RUCA Large rural 1.0(1.0–1.1) 1.0(0.9–1.0) 0.9(0.9–1.0) 0.9(0.7–1.2) 1.0(0.9–1.1)
Small rural 1.0(0.9–1.1) 0.9(0.8–1.0) 0.8(0.7–0.9) 0.4(0.3–0.7) 0.9(0.8–1.0)
Isolated small rural vs. Urban 1.0(0.8–1.2) 1.0(0.8–1.2) 0.8(0.6–1.0) 1.6(0.8–3.3) 1.1(0.9–1.4)
People in poverty,% <5 1.0(0.9–1.1) 1.1(1.0–1.3) 1.0(0.9–1.2) 0.7(0.4–1.3) 1.2(1.1–1.4)
5–9.9 1.0(1.0–1.1) 1.1(1.0–1.2) 0.9(0.8–1.0) 0.6(0.5–0.9) 1.2(1.1–1.3)
10–14.9 1.0(0.9–1.1) 1.1(1.0–1.2) 1.1(0.9–1.1) 0.8(0.6–1.1) 1.1(1.0–1.2)
15–19.9 1.0(0.9–1.1) 1.1(1.0–1.2) 1.0(0.9–1.1) 0.8(0.6–1.1) 1.1(1.0–1.2)
20–24.9 vs. ≥25 1.0(0.9–1.1) 1.1(1.0–1.2) 1.1(1.0–1.2) 1.0(0.7–1.3) 1.1(1.0–1.2)
Adults with ≥bachelor degree, % 20–29.9 1.0(0.9–1.0) 1.0(0.9–1.1) 0.9(0.9–1.0) 1.3(1.0–1.7) 1.0(0.9–1.1)
≥30 vs. <20 0.9(0.8–1.0) 1.1(1.0–1.1) 0.9(0.8–1.0) 1.3(1.1–1.8) 1.0(0.9–1.0)
DOI: 10.7717/peerj.5284/table-3

Notes:

Alcohol dependence was not included due to models not convergent.

If p < 0.0001, then bold; If 0.0001<p<0.05, then italic, where p-values were unadjusted for multiple testing.

AHD

atherosclerotic heart disease

CHF

congestive heart failure

CBVD

cerebrovascular disease

PVD

peripheral vascular disease

COPD

chronic obstructive pulmonary disease

RUCA

rural-urban commuting area

Finally, our sensitivity analyses that intended to address collinearity between education and poverty showed very similar results and no impact on the key findings reported above, e.g., regarding institutionalization, geographic regions and CHF. Results are summarized in Table S1.

Discussion

Administrative databases are increasingly used in research, public policy and even in informing health care consumers, as in the case of the Dialysis Facility Compare program. In our study, we utilized two major sources of comorbidity data in nephrology research and health policy in the US—the Medical Evidence report (CMS-2728) that is completed once at the time of dialysis initiation and Medicare claims.

Prior studies on differences in comorbidity ascertainment methodology in ESRD patients have demonstrated a high degree of discordance and overall poor sensitivity, similar to what we found in our study. Longnecker et al. used clinical chart data to validate comorbid conditions reported on CMS-2728 in 1,005 patients who started dialysis from 1995 through 1998. The average sensitivity was 0.59 and specificity was above 0.9, with HIV showing the highest accuracy (Longenecker et al., 2000). Krishnan et al. examined comorbidities recorded on CMS-2728 and claims before and after dialysis initiation based on 45,357 Medicare-enrolled patients who initiated dialysis between 2007 and 2009. Excluding DM, the kappa statistic for measuring data concordance (between claims before dialysis initiation vs. CMS-2728 at dialysis initiation, and between claims before vs. after dialysis initiation) ranged from 0.05 to 0.58. They also found that patient demographics and the USRDS network in which the patient received dialysis were associated with data discordance, but did not study specific dialysis facility or regional characteristics, factors that we included in our analysis (Krishnan et al., 2015). On the other hand, Solid et al. used Medicare outpatient dialysis claims to validate vascular access—a variable newly added in the 2005 revision of the CMS-2728 form—among patients starting hemodialysis in 2010. The two sources agreed for 94% of 9,777 patients with a kappa statistic of 0.83 (Solid et al., 2014). Cause of renal failure and predialysis nephrology care were also evaluated using different data sources over different time periods; the former was reasonably accurate, not the latter (Byrne & Vernon, 1991; Kim et al., 2012).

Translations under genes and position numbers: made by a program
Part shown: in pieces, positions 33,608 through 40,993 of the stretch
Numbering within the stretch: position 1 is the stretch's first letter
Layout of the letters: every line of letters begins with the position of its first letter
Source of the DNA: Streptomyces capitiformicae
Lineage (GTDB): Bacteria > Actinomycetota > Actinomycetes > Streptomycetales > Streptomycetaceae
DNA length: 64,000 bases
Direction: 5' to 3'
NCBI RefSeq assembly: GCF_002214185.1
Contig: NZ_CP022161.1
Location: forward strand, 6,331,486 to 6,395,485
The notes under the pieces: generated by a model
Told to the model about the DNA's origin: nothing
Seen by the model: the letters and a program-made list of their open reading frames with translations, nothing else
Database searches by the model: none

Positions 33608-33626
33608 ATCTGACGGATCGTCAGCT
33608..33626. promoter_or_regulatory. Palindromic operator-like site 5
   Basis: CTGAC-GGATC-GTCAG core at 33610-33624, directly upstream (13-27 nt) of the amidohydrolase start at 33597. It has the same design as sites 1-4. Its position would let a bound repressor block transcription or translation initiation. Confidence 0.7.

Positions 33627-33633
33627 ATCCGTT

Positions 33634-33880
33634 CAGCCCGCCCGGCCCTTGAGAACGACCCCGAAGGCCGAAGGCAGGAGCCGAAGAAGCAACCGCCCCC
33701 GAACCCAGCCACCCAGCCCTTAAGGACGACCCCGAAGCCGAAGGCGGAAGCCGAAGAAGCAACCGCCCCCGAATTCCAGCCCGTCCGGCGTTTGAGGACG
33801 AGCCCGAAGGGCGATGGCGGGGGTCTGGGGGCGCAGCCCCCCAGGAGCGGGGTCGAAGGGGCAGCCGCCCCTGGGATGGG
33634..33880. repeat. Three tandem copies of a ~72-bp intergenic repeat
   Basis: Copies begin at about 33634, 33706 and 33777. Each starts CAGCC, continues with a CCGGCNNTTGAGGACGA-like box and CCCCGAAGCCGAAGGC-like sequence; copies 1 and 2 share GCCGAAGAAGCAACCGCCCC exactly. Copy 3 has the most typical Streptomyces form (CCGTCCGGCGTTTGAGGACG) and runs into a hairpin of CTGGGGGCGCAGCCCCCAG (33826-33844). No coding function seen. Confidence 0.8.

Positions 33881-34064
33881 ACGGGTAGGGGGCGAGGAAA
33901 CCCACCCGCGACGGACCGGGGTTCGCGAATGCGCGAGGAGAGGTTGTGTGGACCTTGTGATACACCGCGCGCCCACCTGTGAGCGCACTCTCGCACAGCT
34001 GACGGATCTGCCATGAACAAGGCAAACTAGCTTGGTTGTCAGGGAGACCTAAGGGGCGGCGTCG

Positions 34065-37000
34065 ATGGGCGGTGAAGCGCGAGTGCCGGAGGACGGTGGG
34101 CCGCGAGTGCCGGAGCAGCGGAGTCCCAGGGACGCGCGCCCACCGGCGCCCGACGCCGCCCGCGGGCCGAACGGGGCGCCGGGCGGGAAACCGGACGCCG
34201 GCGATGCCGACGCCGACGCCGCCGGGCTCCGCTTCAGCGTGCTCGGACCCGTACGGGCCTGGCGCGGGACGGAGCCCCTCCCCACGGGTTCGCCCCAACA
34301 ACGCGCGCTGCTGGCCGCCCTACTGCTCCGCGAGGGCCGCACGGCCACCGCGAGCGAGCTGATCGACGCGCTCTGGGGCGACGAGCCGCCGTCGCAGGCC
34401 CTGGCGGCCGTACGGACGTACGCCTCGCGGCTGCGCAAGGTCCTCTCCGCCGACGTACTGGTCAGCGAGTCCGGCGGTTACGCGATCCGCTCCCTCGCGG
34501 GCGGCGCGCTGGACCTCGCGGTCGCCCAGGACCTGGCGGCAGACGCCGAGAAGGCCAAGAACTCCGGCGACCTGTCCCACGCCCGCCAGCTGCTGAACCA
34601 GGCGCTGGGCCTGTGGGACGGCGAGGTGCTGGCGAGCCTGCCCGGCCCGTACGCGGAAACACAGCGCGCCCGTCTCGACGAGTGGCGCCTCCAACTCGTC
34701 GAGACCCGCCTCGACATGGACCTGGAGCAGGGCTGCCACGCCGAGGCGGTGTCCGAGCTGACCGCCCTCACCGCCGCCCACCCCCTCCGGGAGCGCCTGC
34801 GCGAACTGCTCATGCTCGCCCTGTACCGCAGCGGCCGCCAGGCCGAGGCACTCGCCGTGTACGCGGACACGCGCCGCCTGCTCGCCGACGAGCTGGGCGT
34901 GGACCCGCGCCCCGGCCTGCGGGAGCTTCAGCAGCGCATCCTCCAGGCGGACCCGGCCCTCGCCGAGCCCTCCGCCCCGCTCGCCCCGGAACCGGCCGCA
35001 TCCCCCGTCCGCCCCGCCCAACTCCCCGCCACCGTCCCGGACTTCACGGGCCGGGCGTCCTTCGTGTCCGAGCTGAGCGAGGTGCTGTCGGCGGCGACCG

The two main goals of our study were (1) to check if there is a meaningful improvement in quality of comorbidity data in the modern era of the many quality-based initiatives, compared to that noted in prior studies; and (2) to identify environment-related (e.g., living condition, socio-economic, dialysis facility or regional area) factors associated with data disagreement. An ancillary goal was to examine different methods of claims data processing, although comorbidity ascertainment algorithm using claims is relatively well established for research purposes, as adapted from the SEER method and Charlson comorbidity index.

Our findings relating to the first goal do not demonstrate a meaningful improvement in data quality. We found similar degrees of poor data discordance and sensitivity between CMS-2728 and medical claims as were noted in prior studies, even in a more contemporary era where the stakes are higher for health care providers of ESRD patients to record accurate comorbidity data. Previous studies reported low kappa and sensitivity, and substantial under-reporting in CMS-2728, and our data did not show that these values have improved over time (Krishnan et al., 2015; Longenecker et al., 2000). In particular, our study can be directly compared with that by Krishnan et al. with these two studies adopting very similar inclusion and exclusions criteria, using different years of the USRDS. In contrast, we utilized a more contemporary cohort, examined three different methods of claims data processing (including the method of Krishnan et al.), employed multiple statistical measures (beyond kappa statistic), and used a better suited statistical model (accounting for clustering). As anticipated, the two cohorts showed a similar distribution of patient characteristics and similar kappa values. Medicare has tried on their part to improve comorbidity entry by health care providers. As a part of the national effort, CMS provides education and outreach for “Provider Compliance Program” (CMS, 2014b).